Chlorine disinfection is required to inactivate pathogens in drinking water, but it inevitably generates potentially toxic halogenated disinfection byproducts (halo-DBPs). A previous study has reported that the addition of ascorbate to tap water before boiling could significantly decrease the concentration of overall halo-DBPs in the boiled water. Since the fruit lemon is rich in vitamin C (i.e., ascorbic acid), adding it to tap water followed by heating and boiling in an effort to decrease levels of halo-DBPs was investigated in this study. We examined three approaches that produce lemon water: (i) adding lemon to tap water at room temperature, termed “Lemon”; (ii) adding lemon to boiled tap water (at 100 °C) and then cooling to room temperature, termed “Boiling + Lemon”; and (iii) adding lemon to tap water then boiling and cooling to room temperature, termed “Lemon + Boiling”. The concentrations of total and individual halo-DBPs in the resultant water samples were quantified with high-performance liquid chromatography-tandem mass spectrometry and the cytotoxicity of DBP mixtures extracted from the water samples was evaluated using human epithelial colorectal adenocarcinoma Caco-2 cells and hepatoma HepG2 cells. Our results show that the “Lemon + Boiling” approach substantially decreased the concentrations of halo-DBPs and the cytotoxicity of tap water. This strategy could be applied to control halo-DBPs, as well as to lower the adverse health effects of halo-DBPs on humans through tap water ingestion.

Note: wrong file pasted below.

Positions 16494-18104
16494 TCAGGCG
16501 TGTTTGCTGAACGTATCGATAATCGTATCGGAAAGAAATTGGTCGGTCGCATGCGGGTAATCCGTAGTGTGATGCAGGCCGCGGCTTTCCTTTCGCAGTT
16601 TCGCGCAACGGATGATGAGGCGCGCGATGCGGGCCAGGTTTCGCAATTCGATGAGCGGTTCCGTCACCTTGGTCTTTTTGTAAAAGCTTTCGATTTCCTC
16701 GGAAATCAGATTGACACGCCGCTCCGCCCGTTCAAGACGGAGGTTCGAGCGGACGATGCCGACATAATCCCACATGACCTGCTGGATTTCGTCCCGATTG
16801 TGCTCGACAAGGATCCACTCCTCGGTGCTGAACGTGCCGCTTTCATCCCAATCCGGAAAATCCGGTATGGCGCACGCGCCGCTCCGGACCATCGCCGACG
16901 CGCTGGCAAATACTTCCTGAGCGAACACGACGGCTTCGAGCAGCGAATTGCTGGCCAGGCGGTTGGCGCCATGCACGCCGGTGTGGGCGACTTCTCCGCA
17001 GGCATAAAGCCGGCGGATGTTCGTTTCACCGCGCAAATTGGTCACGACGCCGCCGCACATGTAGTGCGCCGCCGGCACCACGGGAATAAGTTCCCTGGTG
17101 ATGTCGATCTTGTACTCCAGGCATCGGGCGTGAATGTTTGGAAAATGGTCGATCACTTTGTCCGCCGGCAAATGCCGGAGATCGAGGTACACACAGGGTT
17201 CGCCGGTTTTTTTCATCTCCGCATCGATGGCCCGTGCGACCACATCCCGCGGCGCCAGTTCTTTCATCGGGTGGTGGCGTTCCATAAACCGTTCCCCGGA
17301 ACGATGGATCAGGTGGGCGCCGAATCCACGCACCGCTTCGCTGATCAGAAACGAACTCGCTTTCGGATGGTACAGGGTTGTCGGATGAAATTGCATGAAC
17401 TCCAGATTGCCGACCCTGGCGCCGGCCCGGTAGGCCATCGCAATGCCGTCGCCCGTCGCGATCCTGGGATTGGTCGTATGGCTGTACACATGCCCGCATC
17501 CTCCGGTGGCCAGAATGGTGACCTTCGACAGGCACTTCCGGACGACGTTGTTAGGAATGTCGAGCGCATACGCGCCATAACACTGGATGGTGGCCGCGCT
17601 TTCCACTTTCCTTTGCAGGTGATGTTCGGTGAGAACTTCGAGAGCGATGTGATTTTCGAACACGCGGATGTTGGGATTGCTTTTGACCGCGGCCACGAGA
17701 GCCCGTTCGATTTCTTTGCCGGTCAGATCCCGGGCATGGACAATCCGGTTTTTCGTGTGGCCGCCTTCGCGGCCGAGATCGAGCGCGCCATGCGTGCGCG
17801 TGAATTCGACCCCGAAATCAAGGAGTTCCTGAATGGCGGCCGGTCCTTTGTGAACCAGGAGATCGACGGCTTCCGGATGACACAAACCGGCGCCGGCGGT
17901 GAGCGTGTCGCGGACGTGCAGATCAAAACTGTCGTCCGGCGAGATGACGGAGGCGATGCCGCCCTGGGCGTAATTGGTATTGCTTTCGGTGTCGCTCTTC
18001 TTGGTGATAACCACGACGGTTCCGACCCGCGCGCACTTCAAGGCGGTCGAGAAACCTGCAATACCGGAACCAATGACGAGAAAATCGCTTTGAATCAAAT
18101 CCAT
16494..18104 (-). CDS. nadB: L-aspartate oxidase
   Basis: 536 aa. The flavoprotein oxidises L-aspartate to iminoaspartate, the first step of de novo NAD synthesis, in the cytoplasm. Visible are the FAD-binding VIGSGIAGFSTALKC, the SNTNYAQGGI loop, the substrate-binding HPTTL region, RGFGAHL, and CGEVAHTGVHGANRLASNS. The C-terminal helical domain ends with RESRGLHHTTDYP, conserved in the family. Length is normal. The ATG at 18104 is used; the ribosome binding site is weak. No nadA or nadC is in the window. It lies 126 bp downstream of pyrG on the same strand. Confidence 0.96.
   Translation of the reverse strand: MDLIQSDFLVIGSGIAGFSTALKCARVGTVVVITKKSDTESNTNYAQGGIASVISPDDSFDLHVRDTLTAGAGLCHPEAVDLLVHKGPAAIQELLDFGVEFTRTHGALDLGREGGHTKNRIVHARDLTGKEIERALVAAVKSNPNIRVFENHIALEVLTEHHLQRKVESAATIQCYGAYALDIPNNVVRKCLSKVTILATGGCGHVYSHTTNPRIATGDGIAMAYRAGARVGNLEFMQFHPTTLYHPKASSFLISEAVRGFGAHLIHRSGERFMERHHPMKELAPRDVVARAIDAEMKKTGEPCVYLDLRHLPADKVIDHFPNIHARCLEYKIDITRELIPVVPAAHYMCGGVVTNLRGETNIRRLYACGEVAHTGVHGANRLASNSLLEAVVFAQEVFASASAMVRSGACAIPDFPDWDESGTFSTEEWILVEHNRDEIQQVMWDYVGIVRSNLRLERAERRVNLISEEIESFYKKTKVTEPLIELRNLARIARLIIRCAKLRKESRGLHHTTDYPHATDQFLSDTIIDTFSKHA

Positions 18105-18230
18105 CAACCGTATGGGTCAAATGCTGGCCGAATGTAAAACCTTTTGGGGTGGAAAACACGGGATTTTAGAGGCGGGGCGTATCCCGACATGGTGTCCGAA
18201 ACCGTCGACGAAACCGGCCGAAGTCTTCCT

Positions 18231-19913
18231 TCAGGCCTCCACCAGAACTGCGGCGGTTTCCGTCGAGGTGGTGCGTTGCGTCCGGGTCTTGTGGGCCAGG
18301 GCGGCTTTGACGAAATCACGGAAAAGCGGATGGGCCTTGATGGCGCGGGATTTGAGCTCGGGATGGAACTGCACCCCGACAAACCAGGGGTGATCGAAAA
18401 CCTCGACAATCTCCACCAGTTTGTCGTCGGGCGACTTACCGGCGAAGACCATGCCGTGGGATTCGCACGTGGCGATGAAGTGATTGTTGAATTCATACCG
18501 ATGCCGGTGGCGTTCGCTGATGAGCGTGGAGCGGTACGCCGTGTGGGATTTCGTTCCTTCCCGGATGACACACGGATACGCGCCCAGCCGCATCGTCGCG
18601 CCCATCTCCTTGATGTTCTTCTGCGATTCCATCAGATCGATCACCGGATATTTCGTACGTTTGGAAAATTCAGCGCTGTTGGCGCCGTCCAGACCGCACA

Authors: Jiaqi Liu, Christie M Sayes, Virender K Sharma, Yu Li, Xiangru Zhang
; Full Source: Chemosphere 2020 Aug 13;263:127954. doi: 10.1016/j.chemosphere.2020.127954.